Tuesday, 24 May 2011

Lizzie In Progress - And A Hard Week

I've not posted for a while as we've had some tough times. The beautiful 10 day old son of my best friends sadly passed away. He fought against all odds, overcoming everything he could. But his tiny, premature size meant he could fight no more. And the very much loved Travis Jon Luke Michael has left a very loving family behind him to miss him in the worst way.
Everything happened so fast, from when he arrived unexpectedly, to the changes in his health day to day and hour to hour, to him being taken so suddenly, that I've not felt like making anything at all. And haven't got very much done to Lizzie at all. I was also asked to decorate a frame for Travis's portrait so that all those that had never had chance to see him could see his pretty face with it's long eyelashes at his funeral, which was yesterday. So I've been concentrating on completing that over the past week. I've not shared it here as it's such a personal thing for the family. I've spent today trying to get myself back to some sort of normal before returning to work tomorrow. I hope that Sarah, Liam and Thom can find the strength somewhere to carry on. And all my love is with them.

The work I have done to Lizzie has been mostly on the embroidery for her overskirt.

It's been a pleasure to work with such beautiful fabrics as the silks I've been using for Lizzie. It's so tactile and easy to use that I've had no trouble creating anything that I've wanted to. From her silk cotton highly gathered chemisette, and her soft cream silk underskirt with an embroidered hem in silk threads. All have come together quite naturally for a change. With no battles or fights as can usually happen. I really think that, for once, Lizzie really wants to be made as I can see her in my mind.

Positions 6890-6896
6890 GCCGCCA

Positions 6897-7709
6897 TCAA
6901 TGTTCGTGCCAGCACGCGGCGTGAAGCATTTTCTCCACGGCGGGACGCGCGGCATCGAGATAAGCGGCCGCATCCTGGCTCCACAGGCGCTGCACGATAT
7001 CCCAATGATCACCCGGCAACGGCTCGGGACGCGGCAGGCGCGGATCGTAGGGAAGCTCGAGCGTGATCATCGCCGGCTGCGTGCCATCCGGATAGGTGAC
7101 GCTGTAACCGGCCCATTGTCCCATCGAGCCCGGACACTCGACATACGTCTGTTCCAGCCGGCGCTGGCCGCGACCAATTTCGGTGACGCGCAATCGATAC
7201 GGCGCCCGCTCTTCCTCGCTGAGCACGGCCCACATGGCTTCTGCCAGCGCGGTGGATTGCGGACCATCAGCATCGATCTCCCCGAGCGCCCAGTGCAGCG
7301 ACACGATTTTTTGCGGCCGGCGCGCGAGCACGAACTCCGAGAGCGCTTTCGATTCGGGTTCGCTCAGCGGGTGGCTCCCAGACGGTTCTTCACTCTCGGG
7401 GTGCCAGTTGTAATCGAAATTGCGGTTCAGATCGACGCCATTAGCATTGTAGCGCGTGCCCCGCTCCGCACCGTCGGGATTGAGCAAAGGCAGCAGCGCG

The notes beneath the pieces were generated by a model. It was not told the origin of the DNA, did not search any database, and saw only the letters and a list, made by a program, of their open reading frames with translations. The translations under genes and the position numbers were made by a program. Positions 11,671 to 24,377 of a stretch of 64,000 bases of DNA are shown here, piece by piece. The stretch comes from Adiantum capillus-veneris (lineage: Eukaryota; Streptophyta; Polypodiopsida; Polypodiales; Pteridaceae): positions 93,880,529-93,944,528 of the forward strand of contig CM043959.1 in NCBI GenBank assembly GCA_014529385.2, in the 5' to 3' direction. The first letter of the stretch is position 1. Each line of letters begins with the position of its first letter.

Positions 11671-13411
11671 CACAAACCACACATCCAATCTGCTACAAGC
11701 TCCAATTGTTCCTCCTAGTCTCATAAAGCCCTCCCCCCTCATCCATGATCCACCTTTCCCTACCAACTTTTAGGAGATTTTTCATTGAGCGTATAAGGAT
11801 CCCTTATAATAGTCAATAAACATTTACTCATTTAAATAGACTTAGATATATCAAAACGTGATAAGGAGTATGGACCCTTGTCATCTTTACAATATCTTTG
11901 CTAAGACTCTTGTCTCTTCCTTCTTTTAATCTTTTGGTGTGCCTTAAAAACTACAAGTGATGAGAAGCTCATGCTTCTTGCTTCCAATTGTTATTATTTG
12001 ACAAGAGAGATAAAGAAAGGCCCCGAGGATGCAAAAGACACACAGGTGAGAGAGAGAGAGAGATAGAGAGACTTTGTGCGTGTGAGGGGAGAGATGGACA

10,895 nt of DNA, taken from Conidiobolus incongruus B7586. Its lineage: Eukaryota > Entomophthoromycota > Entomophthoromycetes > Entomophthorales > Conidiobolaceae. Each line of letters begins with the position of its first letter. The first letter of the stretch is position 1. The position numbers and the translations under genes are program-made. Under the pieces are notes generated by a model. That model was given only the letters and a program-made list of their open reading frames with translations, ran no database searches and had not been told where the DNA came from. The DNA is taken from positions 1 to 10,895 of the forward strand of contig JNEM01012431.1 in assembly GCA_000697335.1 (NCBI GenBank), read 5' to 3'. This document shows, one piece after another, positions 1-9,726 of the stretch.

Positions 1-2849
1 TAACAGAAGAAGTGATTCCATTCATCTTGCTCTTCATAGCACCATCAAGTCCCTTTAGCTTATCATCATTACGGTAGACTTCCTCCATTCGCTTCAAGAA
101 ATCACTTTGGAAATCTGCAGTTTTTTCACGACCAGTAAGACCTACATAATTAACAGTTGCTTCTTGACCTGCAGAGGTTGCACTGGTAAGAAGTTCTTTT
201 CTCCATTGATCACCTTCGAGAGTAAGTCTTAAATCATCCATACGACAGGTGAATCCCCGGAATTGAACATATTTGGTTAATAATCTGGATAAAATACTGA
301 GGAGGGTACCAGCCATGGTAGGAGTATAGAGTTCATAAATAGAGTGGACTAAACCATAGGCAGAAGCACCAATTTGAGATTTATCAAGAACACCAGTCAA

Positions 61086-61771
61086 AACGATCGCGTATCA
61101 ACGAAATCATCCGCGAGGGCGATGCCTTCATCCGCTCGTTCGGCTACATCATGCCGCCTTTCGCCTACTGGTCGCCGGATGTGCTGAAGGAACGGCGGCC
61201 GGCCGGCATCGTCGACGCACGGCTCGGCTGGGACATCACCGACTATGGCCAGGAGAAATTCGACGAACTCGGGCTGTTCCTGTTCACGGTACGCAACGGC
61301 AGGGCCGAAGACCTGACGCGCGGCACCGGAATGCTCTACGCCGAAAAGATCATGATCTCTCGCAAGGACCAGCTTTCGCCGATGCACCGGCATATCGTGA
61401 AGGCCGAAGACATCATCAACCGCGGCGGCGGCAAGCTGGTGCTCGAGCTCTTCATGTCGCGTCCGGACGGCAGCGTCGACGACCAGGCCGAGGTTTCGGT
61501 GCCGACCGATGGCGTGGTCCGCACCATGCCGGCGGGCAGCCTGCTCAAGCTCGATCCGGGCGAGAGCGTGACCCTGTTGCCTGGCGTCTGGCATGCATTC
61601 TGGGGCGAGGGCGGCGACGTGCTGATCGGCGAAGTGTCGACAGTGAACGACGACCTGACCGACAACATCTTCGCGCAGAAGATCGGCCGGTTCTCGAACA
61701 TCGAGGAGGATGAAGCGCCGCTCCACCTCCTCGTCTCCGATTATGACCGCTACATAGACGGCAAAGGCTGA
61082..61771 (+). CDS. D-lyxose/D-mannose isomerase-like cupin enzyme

This is a corner of her open overskirt, that's not quite finished yet. I still have a few more details to add, and another row around the hem to finish off.

This overskirt will be fully gathered at Lizzie's waist when I'm done. Open in the front to show her underskirt, with a slight train in the back.

The lovely stripped green silk I've used for Lizzie's gown has a slightly stiffer texture. And I crush treated it first before I began her gown to try and give her a softer, more antique look that's also more in keeping with the time when she would have lived. I really can't imagine anyone being able to keep one of these huge voluminous dresses perfectly ironed. Especially an artist that didn't always have a lot of money or popularity.

It's quite easy to crush treat this slightly stiffer type of silk. Giving it the look of Princess Diana's wedding dress as I remember it from my childhood.

Firstly soak the silk in warm water to get rid of some of the fabric size.
Then soak in fabric softener, making sure to squeeze the silk to make sure it gets into all the folds.Then quickly rinse in more warm water.
Be quite rough and squeeze, twist and ring out all the excess water.

Stretch the fabric back into shape and hang somewhere to dry naturally.